Living in a city away from the beach, I would use them as a way to access the calm and the joy that being in the water brings me. I know it's not the same as being in the ocean, but it reminds me of it and helps me connect to those feelings; I can use the images to link to my memories and experiences and I find it can provide a little relief when I just can't find the time to get down the coast.

But lately, well for quite a few months now, I've found these films boring. I've found them predictable and hard to sit through. I think that for the last 6 months in particular, having access to the ocean and to surfing has been so important and central in my life that having to compromise in any way has been completely unsatisfying. So watching footage of other people having the kinds of experiences that I couldn't get just made me sad and annoyed and I was jealous of them getting waves or getting wet if I couldn't. And then for the last months of 2009, I was either in the water or I was thinking about when I would be next, and I really didn't want to take time away from that to watch a film about things I would rather just go and do myself.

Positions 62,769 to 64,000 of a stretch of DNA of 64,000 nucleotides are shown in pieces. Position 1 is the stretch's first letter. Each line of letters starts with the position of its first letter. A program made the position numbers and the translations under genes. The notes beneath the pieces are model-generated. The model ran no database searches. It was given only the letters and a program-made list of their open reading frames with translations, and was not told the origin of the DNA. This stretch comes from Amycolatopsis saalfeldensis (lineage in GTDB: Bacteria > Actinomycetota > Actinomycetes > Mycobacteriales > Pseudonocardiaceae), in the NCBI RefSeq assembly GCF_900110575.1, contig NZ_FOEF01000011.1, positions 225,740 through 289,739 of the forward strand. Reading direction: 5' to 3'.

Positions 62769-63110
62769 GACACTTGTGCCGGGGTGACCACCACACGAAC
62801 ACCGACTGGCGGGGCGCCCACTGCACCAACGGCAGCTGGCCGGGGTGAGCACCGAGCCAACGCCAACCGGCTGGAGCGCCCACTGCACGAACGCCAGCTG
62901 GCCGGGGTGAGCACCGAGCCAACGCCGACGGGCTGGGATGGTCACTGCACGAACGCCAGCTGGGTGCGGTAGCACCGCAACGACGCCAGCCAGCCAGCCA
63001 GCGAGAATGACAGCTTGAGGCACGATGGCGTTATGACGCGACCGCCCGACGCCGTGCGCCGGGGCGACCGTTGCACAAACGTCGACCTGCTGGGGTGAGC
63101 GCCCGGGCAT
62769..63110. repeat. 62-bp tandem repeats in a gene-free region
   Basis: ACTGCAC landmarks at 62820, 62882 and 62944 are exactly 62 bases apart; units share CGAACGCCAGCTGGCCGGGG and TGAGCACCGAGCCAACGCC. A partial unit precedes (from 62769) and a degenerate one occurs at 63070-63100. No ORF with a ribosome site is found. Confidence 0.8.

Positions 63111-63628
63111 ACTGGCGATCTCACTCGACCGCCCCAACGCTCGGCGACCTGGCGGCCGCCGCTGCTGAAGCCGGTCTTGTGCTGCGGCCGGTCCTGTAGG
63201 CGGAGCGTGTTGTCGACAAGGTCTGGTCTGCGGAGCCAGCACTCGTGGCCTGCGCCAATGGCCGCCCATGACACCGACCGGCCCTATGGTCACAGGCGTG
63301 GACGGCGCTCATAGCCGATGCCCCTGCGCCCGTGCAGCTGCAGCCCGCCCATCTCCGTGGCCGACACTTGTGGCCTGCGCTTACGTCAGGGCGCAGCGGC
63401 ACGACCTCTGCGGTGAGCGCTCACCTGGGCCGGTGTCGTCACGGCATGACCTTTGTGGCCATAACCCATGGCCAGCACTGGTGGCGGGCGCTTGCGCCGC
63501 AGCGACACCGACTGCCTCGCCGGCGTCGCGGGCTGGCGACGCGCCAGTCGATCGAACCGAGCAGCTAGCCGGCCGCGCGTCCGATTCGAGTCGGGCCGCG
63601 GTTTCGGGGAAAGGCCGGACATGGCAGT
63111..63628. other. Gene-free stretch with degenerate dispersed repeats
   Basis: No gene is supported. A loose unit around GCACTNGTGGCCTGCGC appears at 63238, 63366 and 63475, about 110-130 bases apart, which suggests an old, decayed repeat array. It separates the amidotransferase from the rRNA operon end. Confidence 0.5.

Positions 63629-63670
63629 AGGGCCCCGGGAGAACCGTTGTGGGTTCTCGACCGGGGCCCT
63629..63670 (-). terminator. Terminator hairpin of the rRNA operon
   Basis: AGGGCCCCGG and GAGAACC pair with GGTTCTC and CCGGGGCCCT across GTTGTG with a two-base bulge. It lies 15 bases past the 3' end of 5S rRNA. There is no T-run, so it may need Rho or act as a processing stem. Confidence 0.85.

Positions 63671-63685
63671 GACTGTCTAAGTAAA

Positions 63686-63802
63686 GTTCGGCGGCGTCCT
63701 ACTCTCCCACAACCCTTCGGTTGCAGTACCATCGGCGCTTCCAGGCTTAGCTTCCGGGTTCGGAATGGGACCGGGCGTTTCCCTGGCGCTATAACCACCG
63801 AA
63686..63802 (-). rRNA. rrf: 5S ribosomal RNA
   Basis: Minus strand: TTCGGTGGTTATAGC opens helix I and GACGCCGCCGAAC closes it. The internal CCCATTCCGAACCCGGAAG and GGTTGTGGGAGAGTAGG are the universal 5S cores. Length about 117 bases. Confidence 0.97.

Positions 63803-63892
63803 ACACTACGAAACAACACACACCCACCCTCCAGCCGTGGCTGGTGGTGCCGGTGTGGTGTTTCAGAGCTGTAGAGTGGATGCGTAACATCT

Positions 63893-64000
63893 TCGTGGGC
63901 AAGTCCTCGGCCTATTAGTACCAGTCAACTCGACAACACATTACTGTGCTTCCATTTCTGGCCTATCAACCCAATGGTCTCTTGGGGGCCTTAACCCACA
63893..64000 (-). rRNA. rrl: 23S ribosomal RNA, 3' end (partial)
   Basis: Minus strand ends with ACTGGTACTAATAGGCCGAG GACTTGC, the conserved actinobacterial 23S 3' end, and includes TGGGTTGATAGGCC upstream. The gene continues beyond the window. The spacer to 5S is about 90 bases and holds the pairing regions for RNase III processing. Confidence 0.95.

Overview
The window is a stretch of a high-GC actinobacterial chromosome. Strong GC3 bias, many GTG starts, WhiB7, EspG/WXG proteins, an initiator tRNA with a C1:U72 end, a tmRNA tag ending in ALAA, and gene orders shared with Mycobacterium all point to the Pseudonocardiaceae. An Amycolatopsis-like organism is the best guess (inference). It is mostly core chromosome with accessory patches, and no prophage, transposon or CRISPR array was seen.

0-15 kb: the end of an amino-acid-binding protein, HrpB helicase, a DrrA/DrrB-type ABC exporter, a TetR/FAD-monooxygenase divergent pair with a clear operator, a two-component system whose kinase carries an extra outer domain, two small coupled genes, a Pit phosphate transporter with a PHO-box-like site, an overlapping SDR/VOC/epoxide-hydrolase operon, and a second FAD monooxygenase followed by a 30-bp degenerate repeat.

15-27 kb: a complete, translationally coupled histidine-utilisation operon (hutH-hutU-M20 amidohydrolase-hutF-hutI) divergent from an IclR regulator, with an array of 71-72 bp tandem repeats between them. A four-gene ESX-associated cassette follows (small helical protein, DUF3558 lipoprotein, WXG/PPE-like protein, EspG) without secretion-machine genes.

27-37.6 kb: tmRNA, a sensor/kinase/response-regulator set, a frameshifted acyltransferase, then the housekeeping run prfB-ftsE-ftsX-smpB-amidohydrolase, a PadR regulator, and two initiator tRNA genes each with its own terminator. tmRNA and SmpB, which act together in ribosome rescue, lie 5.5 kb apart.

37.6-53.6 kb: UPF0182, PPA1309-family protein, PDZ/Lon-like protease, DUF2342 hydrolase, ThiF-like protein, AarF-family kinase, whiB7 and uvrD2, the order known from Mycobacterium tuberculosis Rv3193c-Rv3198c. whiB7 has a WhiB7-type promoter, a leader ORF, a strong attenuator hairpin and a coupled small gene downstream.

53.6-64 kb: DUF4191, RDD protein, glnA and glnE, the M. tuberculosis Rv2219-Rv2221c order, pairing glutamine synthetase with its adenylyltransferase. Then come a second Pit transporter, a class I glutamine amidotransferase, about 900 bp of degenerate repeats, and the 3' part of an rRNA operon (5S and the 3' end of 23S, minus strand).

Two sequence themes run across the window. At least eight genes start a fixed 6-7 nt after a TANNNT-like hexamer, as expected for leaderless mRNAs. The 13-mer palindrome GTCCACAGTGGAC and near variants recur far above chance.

But now life has established a new rhythm and I am back further north in the city again and I have settled into a life that doesn't include everyday ocean access and so I have started pulling out my surf films again. I've watched all my favourite sections of my favourite films (realised that a couple are missing or lent to friends) and started looking around again at other films that I might like to see...

I've been seeing clips for Little Black Wheels for some time now and I knew it had come out late last year, so when a friend talked it up and offered to loan me their copy to watch, I was curious.

It is great. It's the first full film I've managed to sit through in a long time and I enjoyed it all. There is some particularly beautiful surfing and although I often find it painful when people talk in surf films, overall I found the individual stories are warm and sincere and interesting. There are conversations about boards, style, family, home, health, bodies and connection, and they are stories you don't really hear a lot in other films, at least not in these ways. And sure, at times I rolled my eyes, but that's ok too - I'm quite sure I cause a lot of eye-rolling myself at times. Anyway, there are a couple of sections in this film that are going to make their way into my collection of 'often watched'.

Anyway, you should check it out!

Wednesday, February 03, 2010

The Vogue magazine field-guide to women's surfing

(This post must begin with yet another apology to my long-suffering friend, Kate. Who, despite what she knew would happen, pointed me in the direction of this particular magazine. You, dear Kate, are a true friend.)